Additive Manufacturing (AM) has been maturing at a rapid rate, but uptake by safety critical industries is hampered by missing links between powder properties and final part performance. The relationship between AM process quality, optimization and process success, is thought to be fundamentally linked to the input powder feedstock. This obvious statement belies the complexity inherent in the relationship between the feedstock and the final part. Several novel and simple methodologies to assess powder feedstock quality, have been developed by LPW but the direct link from these measurements to process quality has not been established. Therefore the aim of this 4-year CDT PhD project, is to quantify the link between the measured powder properties, more standard measures of powder quality and finally the process and produced part. The student will be trained to use a variety of modern techniques such as Selective Laser Sintering, SEM, TEM, XRD etc. to fabricate novel metallic components and characterise their properties.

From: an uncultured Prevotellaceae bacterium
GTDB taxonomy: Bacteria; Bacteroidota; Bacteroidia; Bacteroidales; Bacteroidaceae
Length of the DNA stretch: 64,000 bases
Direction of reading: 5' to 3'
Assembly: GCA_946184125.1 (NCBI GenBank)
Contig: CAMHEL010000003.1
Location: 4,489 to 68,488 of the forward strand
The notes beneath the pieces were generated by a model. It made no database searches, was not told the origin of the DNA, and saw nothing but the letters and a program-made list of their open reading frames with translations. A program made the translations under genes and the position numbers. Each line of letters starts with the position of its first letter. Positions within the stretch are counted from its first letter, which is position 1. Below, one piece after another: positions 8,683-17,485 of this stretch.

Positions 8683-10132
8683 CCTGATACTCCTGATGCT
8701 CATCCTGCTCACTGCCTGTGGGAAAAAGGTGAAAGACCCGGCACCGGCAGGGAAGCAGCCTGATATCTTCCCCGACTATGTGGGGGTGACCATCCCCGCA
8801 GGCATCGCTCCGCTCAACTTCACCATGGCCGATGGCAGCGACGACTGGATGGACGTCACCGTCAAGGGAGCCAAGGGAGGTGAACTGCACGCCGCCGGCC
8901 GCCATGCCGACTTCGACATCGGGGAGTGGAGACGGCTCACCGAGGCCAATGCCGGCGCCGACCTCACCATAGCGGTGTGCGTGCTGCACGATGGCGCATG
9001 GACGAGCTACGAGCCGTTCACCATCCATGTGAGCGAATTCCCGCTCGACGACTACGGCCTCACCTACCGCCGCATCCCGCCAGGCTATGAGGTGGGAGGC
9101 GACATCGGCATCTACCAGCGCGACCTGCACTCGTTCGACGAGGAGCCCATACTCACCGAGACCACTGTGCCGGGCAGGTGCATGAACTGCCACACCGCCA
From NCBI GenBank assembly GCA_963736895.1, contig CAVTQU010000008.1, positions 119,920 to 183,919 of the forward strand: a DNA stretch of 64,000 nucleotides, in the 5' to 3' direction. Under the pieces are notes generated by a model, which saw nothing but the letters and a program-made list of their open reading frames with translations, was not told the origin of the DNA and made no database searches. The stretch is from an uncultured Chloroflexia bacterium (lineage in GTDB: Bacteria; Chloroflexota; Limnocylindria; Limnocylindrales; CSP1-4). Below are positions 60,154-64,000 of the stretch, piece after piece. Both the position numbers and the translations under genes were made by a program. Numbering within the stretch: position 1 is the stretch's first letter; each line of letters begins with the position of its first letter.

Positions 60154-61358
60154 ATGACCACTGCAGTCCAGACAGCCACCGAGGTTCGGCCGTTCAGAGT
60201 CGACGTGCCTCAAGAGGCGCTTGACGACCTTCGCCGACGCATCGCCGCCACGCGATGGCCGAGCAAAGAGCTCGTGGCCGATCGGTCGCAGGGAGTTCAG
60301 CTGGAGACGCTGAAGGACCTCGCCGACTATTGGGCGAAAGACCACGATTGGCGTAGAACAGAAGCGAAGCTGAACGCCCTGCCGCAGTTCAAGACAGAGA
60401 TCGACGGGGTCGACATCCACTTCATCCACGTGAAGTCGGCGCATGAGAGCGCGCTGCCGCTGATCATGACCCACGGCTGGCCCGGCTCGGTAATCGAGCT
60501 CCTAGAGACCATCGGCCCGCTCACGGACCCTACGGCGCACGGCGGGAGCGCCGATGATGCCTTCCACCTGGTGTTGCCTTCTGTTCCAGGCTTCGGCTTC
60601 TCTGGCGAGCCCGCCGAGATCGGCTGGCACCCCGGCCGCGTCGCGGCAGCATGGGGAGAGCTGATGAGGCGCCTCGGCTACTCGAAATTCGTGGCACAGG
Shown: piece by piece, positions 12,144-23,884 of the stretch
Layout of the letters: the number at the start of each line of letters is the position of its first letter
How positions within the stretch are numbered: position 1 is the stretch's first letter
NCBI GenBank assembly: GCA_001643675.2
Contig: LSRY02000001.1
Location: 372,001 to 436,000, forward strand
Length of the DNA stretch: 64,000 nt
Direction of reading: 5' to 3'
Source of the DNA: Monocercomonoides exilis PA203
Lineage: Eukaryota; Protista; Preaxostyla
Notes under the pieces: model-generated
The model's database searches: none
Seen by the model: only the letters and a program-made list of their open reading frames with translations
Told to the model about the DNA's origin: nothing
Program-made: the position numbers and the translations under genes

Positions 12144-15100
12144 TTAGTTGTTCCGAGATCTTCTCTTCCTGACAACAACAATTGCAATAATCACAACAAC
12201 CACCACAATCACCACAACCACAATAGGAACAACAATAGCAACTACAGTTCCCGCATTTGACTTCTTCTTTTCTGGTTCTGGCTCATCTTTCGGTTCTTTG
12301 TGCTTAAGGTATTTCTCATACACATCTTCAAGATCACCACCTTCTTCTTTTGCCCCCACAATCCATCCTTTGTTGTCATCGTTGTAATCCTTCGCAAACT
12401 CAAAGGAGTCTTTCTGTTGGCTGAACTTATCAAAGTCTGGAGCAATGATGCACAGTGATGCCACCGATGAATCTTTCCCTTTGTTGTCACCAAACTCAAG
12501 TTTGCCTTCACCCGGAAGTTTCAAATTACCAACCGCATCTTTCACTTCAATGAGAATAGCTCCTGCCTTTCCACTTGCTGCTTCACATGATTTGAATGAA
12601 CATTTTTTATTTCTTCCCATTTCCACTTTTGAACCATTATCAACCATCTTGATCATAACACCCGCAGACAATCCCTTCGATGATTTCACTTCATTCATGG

This is a funded PhD which is part of the Engineering and Physical Science Research Council’s (EPSRC) Centre for Doctoral Training (CDT) in Additive Manufacturing, along with industrial support from LPW. The CDT will provide the successful applicant with a generous scholarship package that includes: • A tax-free annual stipend of up to £20,000 (subject to agreement) • A dedicated training programme to enable Researchers to understand the breadth and depth of AM and 3DP technology • Resources to support training, development, travel and research • An international travel budget for visits to overseas laboratories and attendance at international conferences
Applicants should have or expect to gain a first class or upper second-class honours degree (or equivalent if from overseas) in any of the following backgrounds: mechanical engineering, material science, physics, or a related discipline, or have an appropriate MSc qualification.
This is a fully funded PhD which is part of the Engineering and Physical Science Research Council (EPSRC) Centre for Doctoral Training (CDT) in Additive Manufacturing, along with industrial support from LPW.